Low vis on day one. Photo by Rain Felkl.
Once we exited we caught the bus and made our way to the Magic Mountain Lodge in Lyngseidet. Freddy had stayed there a couple years back and knew it was an incredible location and place to stay for ski access complete with the friendly owners Patrik and Henrika. From here, we calculated our next moves. Regardless, we were going to be riders of the storm.
Next moves. Photo by Rain Felkl.
We decided on a ski hut with great access to trees for visibility, Kvalvikhytta. We made the hut home for the next four days surfing all the fresh powder! Our entire stay no one else came to stay in the hut, although we had two parties come in to warm up after a day trip up the drainage to ski. The hut caretaker told us to make it to the high pole he pointed out on a map and that the ski down from there was some of his favorite terrain during a storm, so naturally we made it to the pole. Great riding!
Fred and Lisa at the pole. Photo by Clay James.
After our stay at Kvalvikhytta, we traversed under Kavringtinden peak and Goalservarri peak back to Lyngseidet for a restock on food. That evening we caught the bus to our next drainage, staying at the Steindalhytta. The terrain around Steindalhytta had trees, beautiful large avalanche paths and access to Steindalsbreen glacier which led to large alpine peaks like Imagáisi and Nállangáisi. It seemed as though there could be a break in weather within the next couple of days so we wanted to set ourselves up in a position to access larger peaks if the weather did break.
As the storm continued we rode the glorious avalanche paths lined with trees and blanked in fresh new powder. One morning the weather was clear and we were ready. We rode a remarkable south facing couloir, then headed out to the glacier to potentially ride the NE face of Imagáisi. As we wandered up the glacier the clouds began to roll in once again, visibility rapidly decreased and the snow and wind began again. We descended the glacier back to the hut without riding Imagáisi. It was glorious to get up higher and finally get a view of potential terrain.
Lisa staring into the south facing couloir. Photo by Clay James.
After a couple days exploring the terrain around Steindalhytta, we exited to catch the bus back to our base in Lyngseidet at the Magic Mountain Lodge. From there we explored more terrain around various backcountry huts cross referencing CalTopo maps and Lyngen guide books for our next zone. With only a few days left in our trip and the weather windows being at very odd times of the night, we figured the best option would be to be flexible and stay in Lyngseidet and rent a vehicle instead of relying on the bus schedule.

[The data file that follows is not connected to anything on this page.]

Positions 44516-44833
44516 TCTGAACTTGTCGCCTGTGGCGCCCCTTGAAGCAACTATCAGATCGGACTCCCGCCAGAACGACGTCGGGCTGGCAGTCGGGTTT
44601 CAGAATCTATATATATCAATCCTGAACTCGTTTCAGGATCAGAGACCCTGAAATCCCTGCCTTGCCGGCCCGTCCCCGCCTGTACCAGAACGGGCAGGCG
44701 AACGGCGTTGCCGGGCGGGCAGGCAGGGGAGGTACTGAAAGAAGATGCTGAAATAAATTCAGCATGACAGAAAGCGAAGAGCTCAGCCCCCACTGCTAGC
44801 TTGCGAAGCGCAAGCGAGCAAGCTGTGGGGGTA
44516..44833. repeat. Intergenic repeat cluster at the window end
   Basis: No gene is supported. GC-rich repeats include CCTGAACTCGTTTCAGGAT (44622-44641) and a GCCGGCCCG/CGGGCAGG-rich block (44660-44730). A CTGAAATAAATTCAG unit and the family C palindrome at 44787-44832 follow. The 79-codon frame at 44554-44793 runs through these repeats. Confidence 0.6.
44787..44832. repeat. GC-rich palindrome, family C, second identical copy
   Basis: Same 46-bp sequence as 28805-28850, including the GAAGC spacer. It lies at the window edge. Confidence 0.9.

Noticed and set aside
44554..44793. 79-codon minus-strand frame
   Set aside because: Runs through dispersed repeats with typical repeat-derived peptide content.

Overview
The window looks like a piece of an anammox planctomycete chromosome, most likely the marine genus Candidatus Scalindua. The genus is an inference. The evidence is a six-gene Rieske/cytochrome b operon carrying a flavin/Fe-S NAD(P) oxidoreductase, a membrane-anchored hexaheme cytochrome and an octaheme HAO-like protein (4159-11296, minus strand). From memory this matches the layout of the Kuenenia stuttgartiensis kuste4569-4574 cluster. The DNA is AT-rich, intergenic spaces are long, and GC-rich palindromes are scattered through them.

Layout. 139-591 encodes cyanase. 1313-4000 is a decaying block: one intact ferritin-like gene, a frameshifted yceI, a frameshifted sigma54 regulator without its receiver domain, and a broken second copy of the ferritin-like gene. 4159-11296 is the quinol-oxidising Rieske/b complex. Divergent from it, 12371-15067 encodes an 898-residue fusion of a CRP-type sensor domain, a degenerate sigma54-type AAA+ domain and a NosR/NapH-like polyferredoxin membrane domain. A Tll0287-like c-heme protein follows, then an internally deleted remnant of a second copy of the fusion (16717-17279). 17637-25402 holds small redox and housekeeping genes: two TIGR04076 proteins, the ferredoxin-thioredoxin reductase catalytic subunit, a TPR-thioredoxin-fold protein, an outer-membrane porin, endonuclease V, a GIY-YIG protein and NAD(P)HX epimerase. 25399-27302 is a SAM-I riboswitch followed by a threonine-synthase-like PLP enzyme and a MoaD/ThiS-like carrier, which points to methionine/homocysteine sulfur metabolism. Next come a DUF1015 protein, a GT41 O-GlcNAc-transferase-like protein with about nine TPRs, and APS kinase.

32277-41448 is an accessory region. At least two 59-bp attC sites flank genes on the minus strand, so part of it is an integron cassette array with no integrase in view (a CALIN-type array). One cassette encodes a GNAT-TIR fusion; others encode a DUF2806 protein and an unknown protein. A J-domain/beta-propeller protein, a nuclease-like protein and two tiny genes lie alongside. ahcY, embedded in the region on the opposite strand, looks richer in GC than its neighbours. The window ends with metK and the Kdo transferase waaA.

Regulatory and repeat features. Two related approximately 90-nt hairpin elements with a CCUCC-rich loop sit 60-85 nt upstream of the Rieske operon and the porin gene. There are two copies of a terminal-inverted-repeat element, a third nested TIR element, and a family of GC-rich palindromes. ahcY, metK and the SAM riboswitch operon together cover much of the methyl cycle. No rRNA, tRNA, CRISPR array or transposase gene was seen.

With the snow continuing to fall we heard of a unique tree skiing zone in Tamok so we decided to take the bus/ferry to Tromso, rent a car and stop in Tamok to ride on our way back to Lyngseidet. Once we arrived, we realized the Øksehøgget Couloir was in the area. We decided to go give it a look and potentially ride it bottom up. No dice on the couloir as the wind picked up rapidly. It was a beautiful feature to come back to in the future.
Øksehøgget Couloir. Photo by Rain Felkl.
Finally the late night weather window we had been waiting for appeared in the forecast and we were ready! We decided on Ellendaltinden’s inspiring west couloir. Since the sun wasn’t setting in Northern Norway at this time we really didn’t have a time limit and began walking at 3PM. The snow was pristine and deep. Lucky for us Patrick let us borrow his homemade verts before we left that evening. They were made with shovel blades and vollie straps, these saved our energy and worked fantastic. We swapped leads setting the 700 meter boot pack. We stopped just shy of the summit due to a hard wind slab formation. I had the best conditions and ride of the season surfing down Ellendaltinden.
Ellendaltinden west couloir. Photo by Freddy Mondale.
The boot pack. Photo by Freddy Mondale.
It was 2am when we arrived back at the magic mountain lodge, Freddy and Lisa went out for another ski around Goalsevarri while Clay and I went to rest. Our final day was clear but temps were high and there was no refreeze overnight, we tip-toed checking out a final zone out of Koppangen and didn’t get too far until the heat became overbearing.
The following day we left back to Tromso to collect our excess luggage we left at a hotel and spend the final night repacking before the flight. We hit the town and met some locals who had nothing but great things to say about Northern Norway and the access to inspiring terrain looking over the endless fjords. We are thrilled to make our way back to this land and give the traverse another shot when weather allows.
Lisa and Clay hyped. Photo by Rain Felkl.
Rain and her team used CalTopo’s international base layers to plan their ski traverse and objectives. CalTopo offers worldwide coverage for the MapBuilder Topo, MapBuilder Hybrid and Global Imagery base layers as well as more limited international coverage for Scanned Topos. These layers can be downloaded for offline use on your mobile device with a mobile, pro or desktop subscription. Visit our Individual Accounts page to learn more about the features and pricing of CalTopo’s individual subscriptions.
https://i0.wp.com/blog.caltopo.com/wp-content/uploads/2022/07/Clay-James-@cj_surmounts-9.jpg?fit=6000%2C3376&ssl=133766000Meghanhttps://blog.caltopo.com/wp-content/uploads/2019/10/caltopoLogo_menu1.pngMeghan2022-07-13 09:31:192022-07-13 15:38:39Ski Traverse of the Lyngen Alps in Norway: Low Vis, High Adventure